In Holiday Guide

Performers rehearse for "Black Nativity," opening tonight for a weekend run at the Marcus Center.

In Holiday Guide

Director Azeeza Islam hopes to turn the show into an annual holiday theater tradition.

"Black Nativity" hopes to turn the familiar show into a new tradition

Veteran theater director and performer Azeeza Islam may be no stranger to "Black Nativity" – she notes she's did the show several times throughout the mid-'80s and '90s – but she still remembers her first go-around with the celebrated holiday production.

"It was fantastic – especially to be around other actors and vocalists and musicians," Islam recalled. "Musicals are one of the top things I like do, so 'Black Nativity' is up along the top of my list of shows because it allowed actors and actresses an opportunity to dance, sing, act – all in one."

Islam hopes to share that memorable experience – not to mention the show's timeless emotions and music – with others as she guides an 18-person cast through a new presentation of "Black Nativity," co-produced by the Marcus Center for the Performing Arts and Black Arts Think Tank (BATT), and set to run Thursday, Dec. 10 through Sunday, Dec. 13.

Written by iconic African-American poet Langston Hughes and first performed over 50 years ago, the all-black musical – originally titled "Wasn't It a Mighty Day?" – tells two stories, starting the first act with a jump back in time to the birth of Christ in Bethlethem, accompanied by traditional hymns and spirituals, before hopping into a present day Christmas tale told with a spirited injection of gospel music.

Hughes originally wrote the show leaving room for future productions to adapt and change "Black Nativity," and many have, most recently director Kasi Lemmons with her star-studded 2013 film adaptation – which turned its focus mostly toward the modern day fable aspect of the musical and supplanted many of the beloved spirituals with new original songs. For her upcoming rendition, however, Islam said she wants to stick as closely as possible to Hughes' original script. Save for a few altered lines, the monologues and narration will go untouched, and the songs are all still intact.

"The power (of "Black Nativity") is that it connects us, or reconnects us, through those songs," Islam explained. "It connects us through the reality of what our lives have brought and our place within the history of Christ and The Bible and all of these things that we find so important to our black community, because churches have been long-standing within our lives and communities – especially the Baptist religion, and there's a lot of Pentecostal and what have you. There's a lot of flavor that's here. A lot of those songs flow through each denomination, and that song is what keeps us tied together."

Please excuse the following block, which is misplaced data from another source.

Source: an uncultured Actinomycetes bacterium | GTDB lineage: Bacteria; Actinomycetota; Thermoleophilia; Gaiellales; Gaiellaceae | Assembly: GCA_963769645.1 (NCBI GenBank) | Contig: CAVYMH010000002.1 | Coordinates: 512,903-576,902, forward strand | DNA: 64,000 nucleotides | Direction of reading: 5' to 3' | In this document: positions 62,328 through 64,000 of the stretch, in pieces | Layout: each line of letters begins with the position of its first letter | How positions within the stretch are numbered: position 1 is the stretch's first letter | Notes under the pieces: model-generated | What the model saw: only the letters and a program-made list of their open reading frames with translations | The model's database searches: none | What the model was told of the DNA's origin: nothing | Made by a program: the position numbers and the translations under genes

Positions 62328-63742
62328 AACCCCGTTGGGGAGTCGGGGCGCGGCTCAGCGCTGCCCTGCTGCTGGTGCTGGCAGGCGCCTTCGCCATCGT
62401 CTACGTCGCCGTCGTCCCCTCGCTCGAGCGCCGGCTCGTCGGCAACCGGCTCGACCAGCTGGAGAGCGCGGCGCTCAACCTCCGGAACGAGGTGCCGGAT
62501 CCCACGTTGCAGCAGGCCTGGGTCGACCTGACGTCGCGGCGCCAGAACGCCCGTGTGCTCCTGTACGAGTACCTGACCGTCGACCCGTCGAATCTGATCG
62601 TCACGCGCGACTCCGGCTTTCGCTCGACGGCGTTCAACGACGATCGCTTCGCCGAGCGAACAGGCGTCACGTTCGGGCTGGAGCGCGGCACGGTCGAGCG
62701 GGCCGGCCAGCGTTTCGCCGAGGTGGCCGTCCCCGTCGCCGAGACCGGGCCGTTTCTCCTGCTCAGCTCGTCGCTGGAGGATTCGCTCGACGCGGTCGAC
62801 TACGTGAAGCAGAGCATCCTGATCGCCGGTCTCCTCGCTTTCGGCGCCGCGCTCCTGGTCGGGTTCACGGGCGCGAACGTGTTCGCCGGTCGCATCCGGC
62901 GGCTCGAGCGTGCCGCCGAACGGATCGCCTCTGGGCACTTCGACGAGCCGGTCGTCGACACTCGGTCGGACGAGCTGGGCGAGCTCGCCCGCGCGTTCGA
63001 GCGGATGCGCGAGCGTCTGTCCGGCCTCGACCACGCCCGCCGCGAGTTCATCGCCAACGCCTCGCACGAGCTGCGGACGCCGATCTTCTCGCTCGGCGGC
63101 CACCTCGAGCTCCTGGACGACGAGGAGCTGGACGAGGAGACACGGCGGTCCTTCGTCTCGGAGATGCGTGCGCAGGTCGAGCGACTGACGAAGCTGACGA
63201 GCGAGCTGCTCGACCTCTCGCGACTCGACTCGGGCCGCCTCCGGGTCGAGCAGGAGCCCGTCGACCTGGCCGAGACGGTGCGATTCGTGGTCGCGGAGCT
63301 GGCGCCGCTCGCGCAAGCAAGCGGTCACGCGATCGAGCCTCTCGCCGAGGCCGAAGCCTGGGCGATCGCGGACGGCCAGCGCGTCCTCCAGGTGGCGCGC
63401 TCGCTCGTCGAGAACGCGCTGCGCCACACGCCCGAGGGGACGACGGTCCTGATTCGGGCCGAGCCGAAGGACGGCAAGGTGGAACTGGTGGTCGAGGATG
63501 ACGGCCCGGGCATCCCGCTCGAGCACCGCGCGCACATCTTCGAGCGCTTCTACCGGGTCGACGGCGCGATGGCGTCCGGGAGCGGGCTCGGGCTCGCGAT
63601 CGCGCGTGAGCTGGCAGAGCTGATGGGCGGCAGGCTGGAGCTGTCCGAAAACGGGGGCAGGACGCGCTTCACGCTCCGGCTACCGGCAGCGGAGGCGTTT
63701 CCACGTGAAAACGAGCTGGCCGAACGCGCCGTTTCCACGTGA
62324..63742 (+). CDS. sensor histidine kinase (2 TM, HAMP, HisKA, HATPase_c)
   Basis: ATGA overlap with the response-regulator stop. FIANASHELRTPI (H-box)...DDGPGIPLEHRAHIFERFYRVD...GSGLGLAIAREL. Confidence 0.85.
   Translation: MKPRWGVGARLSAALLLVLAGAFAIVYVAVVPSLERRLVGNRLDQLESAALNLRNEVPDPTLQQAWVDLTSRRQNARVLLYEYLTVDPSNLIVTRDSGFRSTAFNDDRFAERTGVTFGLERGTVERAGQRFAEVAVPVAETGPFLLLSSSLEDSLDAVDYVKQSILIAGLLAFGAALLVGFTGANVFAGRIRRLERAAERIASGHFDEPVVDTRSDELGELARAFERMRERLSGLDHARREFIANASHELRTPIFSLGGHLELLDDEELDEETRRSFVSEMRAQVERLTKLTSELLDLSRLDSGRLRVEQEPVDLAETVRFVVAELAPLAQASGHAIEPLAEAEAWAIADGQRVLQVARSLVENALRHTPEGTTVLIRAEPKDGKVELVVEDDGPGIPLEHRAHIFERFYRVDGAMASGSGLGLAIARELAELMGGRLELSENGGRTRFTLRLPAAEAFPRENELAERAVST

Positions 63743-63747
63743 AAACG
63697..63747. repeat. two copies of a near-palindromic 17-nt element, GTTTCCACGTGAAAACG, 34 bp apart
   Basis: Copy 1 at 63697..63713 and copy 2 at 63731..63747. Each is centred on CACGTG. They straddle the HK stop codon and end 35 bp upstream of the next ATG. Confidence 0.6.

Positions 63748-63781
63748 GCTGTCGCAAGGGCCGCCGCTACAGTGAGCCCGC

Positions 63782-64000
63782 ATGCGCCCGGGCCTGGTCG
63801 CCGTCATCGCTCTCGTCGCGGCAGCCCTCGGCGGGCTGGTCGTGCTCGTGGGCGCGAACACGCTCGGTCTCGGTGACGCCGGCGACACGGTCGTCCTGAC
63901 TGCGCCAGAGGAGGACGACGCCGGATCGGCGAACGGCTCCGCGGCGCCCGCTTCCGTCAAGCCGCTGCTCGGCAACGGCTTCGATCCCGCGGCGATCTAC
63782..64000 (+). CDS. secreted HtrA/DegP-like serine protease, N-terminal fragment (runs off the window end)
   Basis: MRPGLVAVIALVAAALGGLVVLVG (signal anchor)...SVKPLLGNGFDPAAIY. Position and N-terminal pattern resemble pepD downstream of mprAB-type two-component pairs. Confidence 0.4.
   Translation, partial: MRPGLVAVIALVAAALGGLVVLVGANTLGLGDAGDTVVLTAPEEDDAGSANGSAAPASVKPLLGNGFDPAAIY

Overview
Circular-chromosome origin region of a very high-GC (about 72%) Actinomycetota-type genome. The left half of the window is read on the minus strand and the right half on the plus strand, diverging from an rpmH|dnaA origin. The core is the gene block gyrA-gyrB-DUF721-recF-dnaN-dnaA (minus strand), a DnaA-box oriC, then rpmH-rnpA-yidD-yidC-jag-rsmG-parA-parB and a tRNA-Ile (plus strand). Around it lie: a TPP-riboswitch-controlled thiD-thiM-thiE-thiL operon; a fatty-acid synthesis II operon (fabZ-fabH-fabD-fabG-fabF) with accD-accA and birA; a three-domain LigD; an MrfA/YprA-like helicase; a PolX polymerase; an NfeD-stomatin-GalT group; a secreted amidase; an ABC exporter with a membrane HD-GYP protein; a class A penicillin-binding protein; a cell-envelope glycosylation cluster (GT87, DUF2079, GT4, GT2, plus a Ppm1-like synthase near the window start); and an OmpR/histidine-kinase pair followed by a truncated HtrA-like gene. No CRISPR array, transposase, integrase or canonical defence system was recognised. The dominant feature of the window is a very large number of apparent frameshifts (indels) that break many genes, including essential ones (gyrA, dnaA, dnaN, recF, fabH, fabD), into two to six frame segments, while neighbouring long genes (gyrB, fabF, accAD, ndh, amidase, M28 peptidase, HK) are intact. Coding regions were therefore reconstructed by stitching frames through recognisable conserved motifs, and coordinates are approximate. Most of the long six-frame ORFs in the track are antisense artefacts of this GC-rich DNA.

Islam aims to turn the experience of "Black Nativity" into a new annual holiday tradition in Milwaukee's theater scene, just like other time-honored seasonal staples like "The Nutcracker" and "A Christmas Carol." And with each new year's production, the director aims to bring a touch of something new each time with different cultures and influences mixed into parts of the show.

"There's a lot of other flavors that come, but I think starting with the basics of having the first act be more Jerusalem-type or early Bethlehem is what I want to do, but next year – or whenever it comes up – that flavor may change a little bit so that people can identify with the same story but from a different perspective," Islam said. "The music may change a little bit later in the second act in order to also include and incorporate other cultures into that as well, so it brings a lot of possibilities as to what can happen to 'Black Nativity' but all told from the black perspective."

"Just like with any culture, we are all over this world," she continued, "so we experience the cultures of where we originate from in ways that we don't experience right here in the United States – especially from a musical point of view, because there's so much music to experience. Gospel here in the United States may sound a little bit different somewhere else like Jamaica."

Of course, becoming a holiday tradition will take more than one year. As for the present, Islam's hopes "Black Nativity" will still provide something important and impactful for the Milwaukee community.

"(The hope is) to bring a true black experience to the city, as well as to uplift the African-American community, because there's so much negativity that goes on within our community right now," Islam said. "We need something positive in order to curtail some of that, to give out a more positive energy and image. The things you see on the news are not necessarily the whole of the community. There are a lot of good things happening.

"We need to get that out as much as we can, as often as we possibly can, because our neighborhoods and communities have been so labeled in a bad way that we need to start turning that around. And I believe we can do that – not only with 'Black Nativity' but other African-American pieces that depict blacks in positive ways."


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